3.20 Bathroom Humor

I had to make a very important decision a few weekends ago. On a long car trip, I drank too much coffee and too much water. For the first few hours, there was little traffic and I flew down the highway, driving faster than ever before and not quite realizing I should be taking advantage of the rest stops along the way. The rest stops just always seemed to be at inappropriate times when my driving groove was going good. I did not need to rest and I did not need to stop. All that coffee caught up with me.

When approaching the city, the traffic started getting heavier, the lanes backing up with all signs pointing to a blockage, construction or maybe an accident. Naturally, that’s when my bladder came alive, screaming at me that it was almost full to capacity and needed to be drained. There was no way out and there were no rest stops in sight.

I did have an empty water bottle.

Let me just say this: I did not pee into the water bottle while sitting in traffic. I wouldn’t be able to bring myself to do it. I’ve seen people with a newspaper sprawled out across the steering wheel and women curling eyelashes in the rearview mirror, but I’ve never witnessed anyone peeing into a bottle. I hope I never do. I used to pride myself on going long stretches without having to use a washroom, but as I get older, one of the first things I do in a new area is to scout where the washrooms are located.

A few years ago, I traveled to New Zealand. Now, that’s a long flight – a bit different than my five-hour drive. I was lucky enough to score a business class seat from Los Angeles to New Zealand, a good thing, but with this came lots of free champagne. It was a window seat and a large man arrived beside me right before takeoff. As soon as we were airborne, the man kicked his feet up, tilted his seat back, put on a facemask and was lightly snoring for the remainder of the trip. Somewhere over the Pacific Ocean, I realized I drank too much free champagne across too many time zones. But there was no way out, the man blocked the aisle.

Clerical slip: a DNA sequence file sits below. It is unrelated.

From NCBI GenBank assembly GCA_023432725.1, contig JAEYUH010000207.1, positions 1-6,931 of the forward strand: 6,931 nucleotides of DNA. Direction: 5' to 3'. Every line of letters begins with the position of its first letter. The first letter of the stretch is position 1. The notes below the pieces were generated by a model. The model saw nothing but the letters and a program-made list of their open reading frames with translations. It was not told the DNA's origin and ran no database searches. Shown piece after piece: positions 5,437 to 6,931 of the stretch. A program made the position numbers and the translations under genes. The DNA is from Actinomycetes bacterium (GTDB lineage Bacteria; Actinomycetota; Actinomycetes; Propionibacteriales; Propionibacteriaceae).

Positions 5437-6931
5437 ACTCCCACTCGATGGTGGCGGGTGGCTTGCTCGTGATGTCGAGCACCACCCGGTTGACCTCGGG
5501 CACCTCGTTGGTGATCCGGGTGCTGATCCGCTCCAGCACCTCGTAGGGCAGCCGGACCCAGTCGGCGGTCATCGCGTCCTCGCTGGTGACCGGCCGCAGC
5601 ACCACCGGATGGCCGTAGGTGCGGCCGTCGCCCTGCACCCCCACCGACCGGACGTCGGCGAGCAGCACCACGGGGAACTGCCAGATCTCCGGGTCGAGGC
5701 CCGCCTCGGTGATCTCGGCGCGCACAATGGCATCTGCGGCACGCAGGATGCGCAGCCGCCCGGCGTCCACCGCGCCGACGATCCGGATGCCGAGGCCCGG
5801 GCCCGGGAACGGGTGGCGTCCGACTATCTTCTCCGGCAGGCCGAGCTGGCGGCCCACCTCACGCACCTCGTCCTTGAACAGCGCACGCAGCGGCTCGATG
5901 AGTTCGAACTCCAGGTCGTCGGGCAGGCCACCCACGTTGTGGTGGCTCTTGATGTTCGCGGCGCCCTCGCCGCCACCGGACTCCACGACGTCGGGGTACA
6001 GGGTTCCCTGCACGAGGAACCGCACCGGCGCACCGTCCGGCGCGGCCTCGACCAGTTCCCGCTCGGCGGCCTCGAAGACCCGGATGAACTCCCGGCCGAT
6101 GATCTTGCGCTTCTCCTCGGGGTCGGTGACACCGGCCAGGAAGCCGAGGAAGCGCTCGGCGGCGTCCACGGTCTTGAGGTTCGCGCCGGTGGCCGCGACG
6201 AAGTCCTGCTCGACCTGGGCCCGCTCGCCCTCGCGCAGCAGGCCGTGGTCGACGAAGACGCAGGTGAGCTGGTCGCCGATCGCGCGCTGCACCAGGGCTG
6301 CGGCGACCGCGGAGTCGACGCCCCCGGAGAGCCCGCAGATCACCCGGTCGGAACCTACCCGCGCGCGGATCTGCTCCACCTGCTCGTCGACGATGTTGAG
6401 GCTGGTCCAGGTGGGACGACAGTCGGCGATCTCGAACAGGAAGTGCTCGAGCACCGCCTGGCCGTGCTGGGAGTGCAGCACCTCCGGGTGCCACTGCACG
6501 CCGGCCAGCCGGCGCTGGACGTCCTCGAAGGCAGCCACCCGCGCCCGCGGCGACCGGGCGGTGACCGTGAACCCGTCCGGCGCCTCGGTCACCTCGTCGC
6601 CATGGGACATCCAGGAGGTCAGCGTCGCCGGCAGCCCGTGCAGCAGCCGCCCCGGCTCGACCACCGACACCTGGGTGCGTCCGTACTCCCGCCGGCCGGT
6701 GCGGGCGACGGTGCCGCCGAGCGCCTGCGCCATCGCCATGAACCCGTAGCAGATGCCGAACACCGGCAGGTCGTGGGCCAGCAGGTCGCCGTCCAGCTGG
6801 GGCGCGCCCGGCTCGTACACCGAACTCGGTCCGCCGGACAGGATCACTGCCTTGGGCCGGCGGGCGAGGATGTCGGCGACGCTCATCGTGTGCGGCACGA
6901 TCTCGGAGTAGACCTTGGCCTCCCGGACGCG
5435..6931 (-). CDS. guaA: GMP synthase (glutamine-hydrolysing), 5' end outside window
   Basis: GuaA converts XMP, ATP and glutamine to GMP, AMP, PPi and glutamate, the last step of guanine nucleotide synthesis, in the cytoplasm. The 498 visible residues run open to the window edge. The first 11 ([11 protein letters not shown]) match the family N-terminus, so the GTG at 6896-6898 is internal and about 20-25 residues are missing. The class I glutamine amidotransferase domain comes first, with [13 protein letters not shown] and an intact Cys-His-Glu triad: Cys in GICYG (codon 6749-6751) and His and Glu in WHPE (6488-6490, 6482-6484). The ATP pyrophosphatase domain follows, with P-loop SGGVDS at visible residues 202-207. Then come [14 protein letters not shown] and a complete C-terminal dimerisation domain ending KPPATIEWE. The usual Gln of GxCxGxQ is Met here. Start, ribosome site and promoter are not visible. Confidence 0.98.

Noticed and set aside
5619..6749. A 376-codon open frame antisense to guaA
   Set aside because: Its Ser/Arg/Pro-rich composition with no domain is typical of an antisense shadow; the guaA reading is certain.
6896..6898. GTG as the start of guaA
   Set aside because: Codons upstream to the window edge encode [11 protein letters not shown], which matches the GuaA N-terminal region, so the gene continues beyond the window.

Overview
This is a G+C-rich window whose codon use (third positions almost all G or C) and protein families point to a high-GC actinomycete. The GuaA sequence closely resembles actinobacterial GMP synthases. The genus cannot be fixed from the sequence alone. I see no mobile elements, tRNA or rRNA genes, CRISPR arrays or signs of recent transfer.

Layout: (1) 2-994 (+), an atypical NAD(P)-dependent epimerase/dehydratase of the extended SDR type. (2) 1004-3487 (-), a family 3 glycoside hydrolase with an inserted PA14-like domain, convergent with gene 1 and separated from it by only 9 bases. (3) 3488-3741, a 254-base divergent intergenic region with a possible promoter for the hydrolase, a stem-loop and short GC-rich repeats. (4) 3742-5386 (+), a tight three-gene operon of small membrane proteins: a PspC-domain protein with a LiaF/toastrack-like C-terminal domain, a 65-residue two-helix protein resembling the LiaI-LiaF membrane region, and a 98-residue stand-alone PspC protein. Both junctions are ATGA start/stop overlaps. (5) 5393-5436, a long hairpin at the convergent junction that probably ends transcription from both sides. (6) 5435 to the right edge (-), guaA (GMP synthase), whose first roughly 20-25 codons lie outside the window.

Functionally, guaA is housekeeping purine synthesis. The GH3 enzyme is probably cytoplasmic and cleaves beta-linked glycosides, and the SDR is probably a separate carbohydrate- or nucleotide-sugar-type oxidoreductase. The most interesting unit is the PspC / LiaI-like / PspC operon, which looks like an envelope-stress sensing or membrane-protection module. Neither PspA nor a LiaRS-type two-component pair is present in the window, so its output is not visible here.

At first, I tried to make some noise in an effort to wake him, but nothing roused this guy – he must have been knee deep in some hardcore REMing. I considered crawling under his legs, but there wasn’t enough room. So, I did what any logical person would do in such a dire situation. I stood up, put one hand on the armrest between us, steadied myself, reached over his tummy with my other arm and slowly stepped over him. When we came face to face, he snorted and his snoring stopped. I stopped as well. If he had woken up at this time, he would have found his seatmate straddling him. I froze until his snoring started up again and then hopped over into the aisle. If you’re in a situation when you really have to go to the washroom, you are so fixated on making it there with no accidents that your mind doesn’t see past the toilet and you don’t contemplate, for example, how you will get back to your seat after you’re finished. That's a whole other story.

Fast forward to Beijing. I set out one morning to the train station where I would be traveling to the small town of Taishan. I should take a moment and describe some of the bathrooms available in my travels. Yes, there were many places that had normal facilities, but also, many public washrooms were outfitted with the ‘hole in the floor’. Literally, a hole in the floor that had two padded footprints, in the event you forgot where to stand while doing your business. I honestly don’t regard myself as a fussy traveler, but I could never bring myself to squat.